When the more than 400 women who flocked to Allen Fieldhouse for the 7th annual Ladies Night Out with Kansas basketball event got their turn to fire a few questions toward the Jayhawk players, they inquired about things like superstitions and the upcoming season and which players worked the hardest and had the best GPA.
While those questions and others created the opportunity for some entertaining answers, the most interesting bits of information came moments before the Q&A, when Kansas coach Bill Self asked his players to introduce themselves by name, where they’re from and why they chose to play basketball at Kansas.
The name and hometown bit is pretty standard and an obvious part of any introduction. But that last piece of information was included at the suggestion of junior guard Devonte’ Graham, who offered up the suggestion when Self was searching for a third piece to the intro puzzle.
The answers came out quickly and one by one. And they provided an interesting look at both the individual make-up of each player on this year’s roster as well as a big-picture glimpse into all that makes Kansas basketball such a unique program.
Here, in order, were the answers the players provided:
• Jr. Dwight Coleby - “Why not Kansas?”
• Jr. Clay Young – “I picked Kansas because it’s the best school in the nation.”
• Jr. Evan Maxwell – “I picked Kansas because it was the best fit for me.”
• Sr. Landen Lucas – “I chose Kansas because of all these beautiful ladies.”
• Jr. Tucker Vang – “I picked Kansas because of this place (motioning to Allen Fieldhouse).”
• Jr. Devonte’ Graham – “Like Dwight said, ‘Why not Kansas?’ and like Landen said, ‘The ladies here.’”
• Soph. Malik Newman – “Like Dwight said, ‘Why not Kansas?’”
• Soph. Lagerald Vick – “Just the tradition.”
• Jr. Sviatoslav Mykhailiuk – “I came here because Kansas is one of the best colleges in the NCAA.”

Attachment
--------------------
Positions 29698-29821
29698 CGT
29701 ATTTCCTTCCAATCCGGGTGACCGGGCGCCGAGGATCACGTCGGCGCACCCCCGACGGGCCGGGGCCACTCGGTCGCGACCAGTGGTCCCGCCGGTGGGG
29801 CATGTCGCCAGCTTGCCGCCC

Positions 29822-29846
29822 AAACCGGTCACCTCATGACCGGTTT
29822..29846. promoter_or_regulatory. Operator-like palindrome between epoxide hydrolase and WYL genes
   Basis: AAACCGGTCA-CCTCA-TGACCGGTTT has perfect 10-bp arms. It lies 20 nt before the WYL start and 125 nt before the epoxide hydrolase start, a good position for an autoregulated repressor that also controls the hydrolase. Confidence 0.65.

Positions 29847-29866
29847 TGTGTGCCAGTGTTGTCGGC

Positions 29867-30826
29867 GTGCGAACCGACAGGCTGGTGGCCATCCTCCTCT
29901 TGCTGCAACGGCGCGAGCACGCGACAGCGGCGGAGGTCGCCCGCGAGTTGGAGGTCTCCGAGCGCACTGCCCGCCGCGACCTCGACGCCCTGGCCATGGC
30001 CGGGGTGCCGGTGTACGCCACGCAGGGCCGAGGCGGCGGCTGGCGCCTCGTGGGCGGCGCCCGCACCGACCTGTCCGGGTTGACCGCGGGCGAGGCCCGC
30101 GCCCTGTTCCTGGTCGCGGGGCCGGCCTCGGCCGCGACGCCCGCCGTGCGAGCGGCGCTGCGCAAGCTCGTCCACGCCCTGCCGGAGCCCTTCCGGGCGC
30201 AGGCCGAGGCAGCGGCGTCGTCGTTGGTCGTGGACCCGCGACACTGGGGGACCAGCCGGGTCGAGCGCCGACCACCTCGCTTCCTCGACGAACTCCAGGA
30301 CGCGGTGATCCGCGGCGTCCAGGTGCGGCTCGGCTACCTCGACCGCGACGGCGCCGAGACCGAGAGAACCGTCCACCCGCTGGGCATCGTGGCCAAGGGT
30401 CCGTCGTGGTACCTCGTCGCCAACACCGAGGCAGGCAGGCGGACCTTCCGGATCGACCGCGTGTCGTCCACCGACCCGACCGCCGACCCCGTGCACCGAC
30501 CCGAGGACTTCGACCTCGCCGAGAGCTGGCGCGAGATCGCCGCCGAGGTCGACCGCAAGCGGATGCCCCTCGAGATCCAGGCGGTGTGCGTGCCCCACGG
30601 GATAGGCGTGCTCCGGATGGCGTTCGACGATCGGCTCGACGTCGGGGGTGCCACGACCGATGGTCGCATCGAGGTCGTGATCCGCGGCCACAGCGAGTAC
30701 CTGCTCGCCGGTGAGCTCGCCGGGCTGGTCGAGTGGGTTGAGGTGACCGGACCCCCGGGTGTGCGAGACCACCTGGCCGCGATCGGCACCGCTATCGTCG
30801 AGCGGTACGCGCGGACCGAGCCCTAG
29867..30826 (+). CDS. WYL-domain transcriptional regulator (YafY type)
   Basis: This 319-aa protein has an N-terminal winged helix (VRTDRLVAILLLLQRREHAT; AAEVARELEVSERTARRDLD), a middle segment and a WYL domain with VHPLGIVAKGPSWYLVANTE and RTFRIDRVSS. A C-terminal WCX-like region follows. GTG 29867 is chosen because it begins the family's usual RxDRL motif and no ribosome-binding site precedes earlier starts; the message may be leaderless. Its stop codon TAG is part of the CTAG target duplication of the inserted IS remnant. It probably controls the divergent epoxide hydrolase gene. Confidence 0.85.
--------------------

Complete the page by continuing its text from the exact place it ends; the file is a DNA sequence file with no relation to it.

• Sr. Frank Mason III – “It’s the best tradition you could ever be a part of.”
• Fr. Josh Jackson – “I chose Kansas because I wanted to play with all these guys.”
• Fr. Udoka Azubuike – “Because of the tradition and winning.”
• Sr. Tyler Self – “Kansas is home.”
• Fr. Mitch Lightfoot – “I chose Kansas because of all the great teammates, coaches and fans.”
• Soph. Carlton Bragg Jr. – “I chose Kansas because it’s a special place.”
Someone in KU's Williams Education Fund captured the second half of Wednesday's sharing session on video and posted it to Twitter.
Kansas coach Bill Self on Wednesday night was asked by a member of the more than 400 women who attended the 7th annual Ladies Night Out with Kansas basketball event for an update on Scott “Scooter” Ward, who, two weeks ago, was rushed into emergency surgery to repair a torn aorta and has been hospitalized and on the road to recovery ever since.
Self said he and other members of the Kansas athletic family had Lawrence Memorial Hospital to thank for “getting him prepared perfectly to get him to KU Med.”
Self also referred to the life-saving treatment Ward received at both hospitals as “a total team effort” and offered the following update on Ward's current condition:
“He’s doing remarkably well," Self told the crowd. "He’s got a relatively long road (in the) short term. You know, his cavity’s gotta heal from the open-heart surgery and he’s gotta be able to get his strength back and things like that. His mind is sharp. Everything’s good. He should make a full recovery. It’s just gonna take a little bit.”
The women in attendance at the Ladies Night Out event followed up Self's news with a thunderous round of applause and Self joked that Scooter would be thrilled to hear that the ladies were asking about him.
After a little bit of a break in the series to cover media day and a few other newsy KU basketball things, we're back for a quick look at our second bench player of the series, big man Dwight Coleby.
The former Ole Miss transfer who came to Kansas prior to the 2015-16 season sat out last season in accordance with NCAA transfer rules and caught a bad break along the way, tearing his ACL early in the season.
Although the injury did nothing to limit Coleby's playing time on the floor, it did put him a step behind in the process of learning the Kansas system. He had the luxury of watching film and practice and sitting on the bench during games. And those advantages likely only helped his transition. But there's no substitute for being able to play the game, even if it is as a scout team guy against KU's starters in practice.
Because he never got that opportunity and has not played in a game since the end of the 2014-15 season, Coleby's confidence took a hit and he's currently in the process of regaining it both in his game and in his knee.